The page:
Photography by MARK SHELBY PERRY

Imagine if you will: You arrive from New York City, blindfolded, at a country manse on a wooded lake somewhere in upstate New York. Your hostess is artist Cynthia von Buhler, as well known for her imaginative theatrical stagings as her lauded graphic novels, children’s books, and illustrations.

The bindings over your eyes are removed and there before you stands Pig King, a man wearing an elaborate three-sided mask, the center of which is porcine in nature. There is a strange, fantastical dance with other masked creatures—a mouse, a cow, a monkey, and more—and then you and the twenty or so people who arrived with you are led inside to the dining room. As an opera singer tucked between the tables starts serenading you, aerialists wrapped in crimson-colored silks descend like exquisite spiders, slowly and soundlessly, from the ceiling.

You’ve been here at this provocative, deeply alluring affair for less than ten minutes, but already you recognize that this could turn out to be one of the most memorable nights of your life.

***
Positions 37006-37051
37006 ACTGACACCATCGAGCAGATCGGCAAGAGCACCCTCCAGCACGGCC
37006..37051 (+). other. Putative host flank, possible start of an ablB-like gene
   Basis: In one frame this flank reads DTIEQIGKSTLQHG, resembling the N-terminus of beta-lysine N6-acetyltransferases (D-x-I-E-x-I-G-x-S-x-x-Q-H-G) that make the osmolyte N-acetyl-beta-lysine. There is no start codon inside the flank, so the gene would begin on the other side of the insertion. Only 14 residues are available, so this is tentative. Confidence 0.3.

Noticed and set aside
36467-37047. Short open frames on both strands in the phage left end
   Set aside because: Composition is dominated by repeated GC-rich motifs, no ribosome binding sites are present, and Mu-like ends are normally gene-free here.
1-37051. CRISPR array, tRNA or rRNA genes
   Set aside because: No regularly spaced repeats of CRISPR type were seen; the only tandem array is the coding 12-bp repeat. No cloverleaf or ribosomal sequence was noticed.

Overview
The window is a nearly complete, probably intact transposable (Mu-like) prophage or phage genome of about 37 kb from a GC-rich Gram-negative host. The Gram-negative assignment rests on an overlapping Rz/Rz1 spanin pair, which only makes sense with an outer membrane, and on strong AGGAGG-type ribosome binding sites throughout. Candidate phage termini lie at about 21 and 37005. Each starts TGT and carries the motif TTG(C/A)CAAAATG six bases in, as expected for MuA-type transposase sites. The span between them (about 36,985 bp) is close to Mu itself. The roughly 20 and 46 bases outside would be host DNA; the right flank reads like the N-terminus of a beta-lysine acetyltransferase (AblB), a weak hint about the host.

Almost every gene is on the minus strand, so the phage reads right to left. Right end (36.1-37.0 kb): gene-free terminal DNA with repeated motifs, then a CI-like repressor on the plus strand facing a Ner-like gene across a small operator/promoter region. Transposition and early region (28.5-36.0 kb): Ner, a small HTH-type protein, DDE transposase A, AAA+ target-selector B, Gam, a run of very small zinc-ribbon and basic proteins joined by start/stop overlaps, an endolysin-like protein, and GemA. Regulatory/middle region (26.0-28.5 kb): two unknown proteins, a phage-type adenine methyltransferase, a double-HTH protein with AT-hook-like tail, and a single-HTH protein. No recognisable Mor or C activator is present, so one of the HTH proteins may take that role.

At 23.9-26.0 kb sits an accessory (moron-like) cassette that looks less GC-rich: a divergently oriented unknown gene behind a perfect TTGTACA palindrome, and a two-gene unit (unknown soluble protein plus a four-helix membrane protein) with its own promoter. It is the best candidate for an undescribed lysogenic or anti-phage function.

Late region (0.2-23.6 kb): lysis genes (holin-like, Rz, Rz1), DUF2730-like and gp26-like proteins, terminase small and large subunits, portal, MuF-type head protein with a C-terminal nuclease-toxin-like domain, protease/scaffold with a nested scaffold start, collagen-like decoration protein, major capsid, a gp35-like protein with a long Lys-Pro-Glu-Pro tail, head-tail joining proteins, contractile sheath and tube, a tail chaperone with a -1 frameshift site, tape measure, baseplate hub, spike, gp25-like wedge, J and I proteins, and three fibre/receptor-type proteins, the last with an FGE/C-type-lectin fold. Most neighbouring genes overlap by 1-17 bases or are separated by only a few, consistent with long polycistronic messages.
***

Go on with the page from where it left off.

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So began the original incarnation of The Illuminati Ball, an immersive theatrical experience conceived of and made reality by von Buhler, one of the country’s busiest and most inventive Renaissance women. In addition to producing graphic novels, children’s books, illustrations, and paintings, von Buhler has staged a half-dozen successful productions of her own works, including The Girl Who Handcuffed Houdini and Speakeasy Dollhouse: The Bloody Beginning. But The Illuminati Ball, which ran for more than three years in von Buhler’s own home and later in secret locations in New York City, may be considered her greatest achievement thus far.